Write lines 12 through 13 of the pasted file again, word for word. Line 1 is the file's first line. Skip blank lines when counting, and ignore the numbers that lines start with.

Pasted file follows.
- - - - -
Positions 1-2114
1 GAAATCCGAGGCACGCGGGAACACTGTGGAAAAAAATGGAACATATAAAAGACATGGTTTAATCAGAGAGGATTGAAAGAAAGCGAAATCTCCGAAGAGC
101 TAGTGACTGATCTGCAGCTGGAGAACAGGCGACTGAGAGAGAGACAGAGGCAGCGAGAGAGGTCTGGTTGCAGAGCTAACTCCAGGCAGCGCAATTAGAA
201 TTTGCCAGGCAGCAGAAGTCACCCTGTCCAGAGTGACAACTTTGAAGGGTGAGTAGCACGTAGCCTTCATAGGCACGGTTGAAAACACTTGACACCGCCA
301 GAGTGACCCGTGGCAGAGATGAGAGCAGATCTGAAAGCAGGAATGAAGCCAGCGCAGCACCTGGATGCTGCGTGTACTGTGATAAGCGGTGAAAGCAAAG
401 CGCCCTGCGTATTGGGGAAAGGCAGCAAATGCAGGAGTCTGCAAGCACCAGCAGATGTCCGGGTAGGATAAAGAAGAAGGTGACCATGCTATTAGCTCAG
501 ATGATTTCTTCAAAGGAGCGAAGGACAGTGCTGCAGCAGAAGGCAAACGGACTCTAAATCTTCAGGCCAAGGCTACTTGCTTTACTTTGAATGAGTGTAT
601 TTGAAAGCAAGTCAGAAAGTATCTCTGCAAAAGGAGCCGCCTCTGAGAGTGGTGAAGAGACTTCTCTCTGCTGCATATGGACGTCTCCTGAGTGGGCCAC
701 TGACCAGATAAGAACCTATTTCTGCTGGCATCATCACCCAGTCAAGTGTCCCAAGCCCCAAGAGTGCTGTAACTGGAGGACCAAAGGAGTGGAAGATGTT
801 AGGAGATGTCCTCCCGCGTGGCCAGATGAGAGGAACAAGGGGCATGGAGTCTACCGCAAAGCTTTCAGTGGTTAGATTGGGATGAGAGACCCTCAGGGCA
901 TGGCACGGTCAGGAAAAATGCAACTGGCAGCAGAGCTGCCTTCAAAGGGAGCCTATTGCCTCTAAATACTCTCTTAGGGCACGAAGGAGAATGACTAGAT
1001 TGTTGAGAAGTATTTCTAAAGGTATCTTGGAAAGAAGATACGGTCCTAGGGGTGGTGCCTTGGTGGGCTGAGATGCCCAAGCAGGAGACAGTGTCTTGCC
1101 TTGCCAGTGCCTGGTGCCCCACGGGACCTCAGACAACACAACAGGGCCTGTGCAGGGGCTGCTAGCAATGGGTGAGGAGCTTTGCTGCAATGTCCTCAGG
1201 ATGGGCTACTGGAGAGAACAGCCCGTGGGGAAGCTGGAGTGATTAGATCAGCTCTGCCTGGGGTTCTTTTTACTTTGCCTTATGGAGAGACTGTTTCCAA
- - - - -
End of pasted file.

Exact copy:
1001 TGTTGAGAAGTATTTCTAAAGGTATCTTGGAAAGAAGATACGGTCCTAGGGGTGGTGCCTTGGTGGGCTGAGATGCCCAAGCAGGAGACAGTGTCTTGCC
1101 TTGCCAGTGCCTGGTGCCCCACGGGACCTCAGACAACACAACAGGGCCTGTGCAGGGGCTGCTAGCAATGGGTGAGGAGCTTTGCTGCAATGTCCTCAGG